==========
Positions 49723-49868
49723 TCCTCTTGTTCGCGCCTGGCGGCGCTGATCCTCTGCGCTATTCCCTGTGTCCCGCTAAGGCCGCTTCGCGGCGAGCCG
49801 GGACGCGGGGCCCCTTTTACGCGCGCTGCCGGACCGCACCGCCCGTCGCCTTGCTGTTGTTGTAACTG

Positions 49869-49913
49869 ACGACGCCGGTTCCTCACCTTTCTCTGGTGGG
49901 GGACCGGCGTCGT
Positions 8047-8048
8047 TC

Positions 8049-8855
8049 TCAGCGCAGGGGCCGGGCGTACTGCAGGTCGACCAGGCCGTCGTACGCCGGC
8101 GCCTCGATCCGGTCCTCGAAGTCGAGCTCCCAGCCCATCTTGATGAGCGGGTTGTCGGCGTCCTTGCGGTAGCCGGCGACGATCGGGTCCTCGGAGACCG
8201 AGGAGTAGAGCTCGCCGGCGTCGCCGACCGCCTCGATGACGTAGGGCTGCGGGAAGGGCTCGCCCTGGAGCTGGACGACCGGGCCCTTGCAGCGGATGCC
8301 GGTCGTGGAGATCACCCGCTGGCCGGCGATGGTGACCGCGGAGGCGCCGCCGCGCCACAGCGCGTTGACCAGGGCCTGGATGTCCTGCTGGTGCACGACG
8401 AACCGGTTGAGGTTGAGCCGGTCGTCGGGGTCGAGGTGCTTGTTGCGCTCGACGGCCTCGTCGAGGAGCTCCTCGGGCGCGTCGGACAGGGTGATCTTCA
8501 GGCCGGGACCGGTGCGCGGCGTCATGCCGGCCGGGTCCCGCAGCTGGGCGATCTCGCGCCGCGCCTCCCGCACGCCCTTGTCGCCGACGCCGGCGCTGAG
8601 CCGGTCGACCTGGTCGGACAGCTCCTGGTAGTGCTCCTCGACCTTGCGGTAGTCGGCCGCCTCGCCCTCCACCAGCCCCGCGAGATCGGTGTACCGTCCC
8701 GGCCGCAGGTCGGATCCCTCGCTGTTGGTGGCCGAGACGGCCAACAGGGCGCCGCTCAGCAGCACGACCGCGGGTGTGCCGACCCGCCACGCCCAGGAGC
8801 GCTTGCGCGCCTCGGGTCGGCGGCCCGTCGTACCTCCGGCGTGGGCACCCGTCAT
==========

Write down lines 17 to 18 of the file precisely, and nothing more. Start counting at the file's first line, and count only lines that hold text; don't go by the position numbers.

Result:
8701 GGCCGCAGGTCGGATCCCTCGCTGTTGGTGGCCGAGACGGCCAACAGGGCGCCGCTCAGCAGCACGACCGCGGGTGTGCCGACCCGCCACGCCCAGGAGC
8801 GCTTGCGCGCCTCGGGTCGGCGGCCCGTCGTACCTCCGGCGTGGGCACCCGTCAT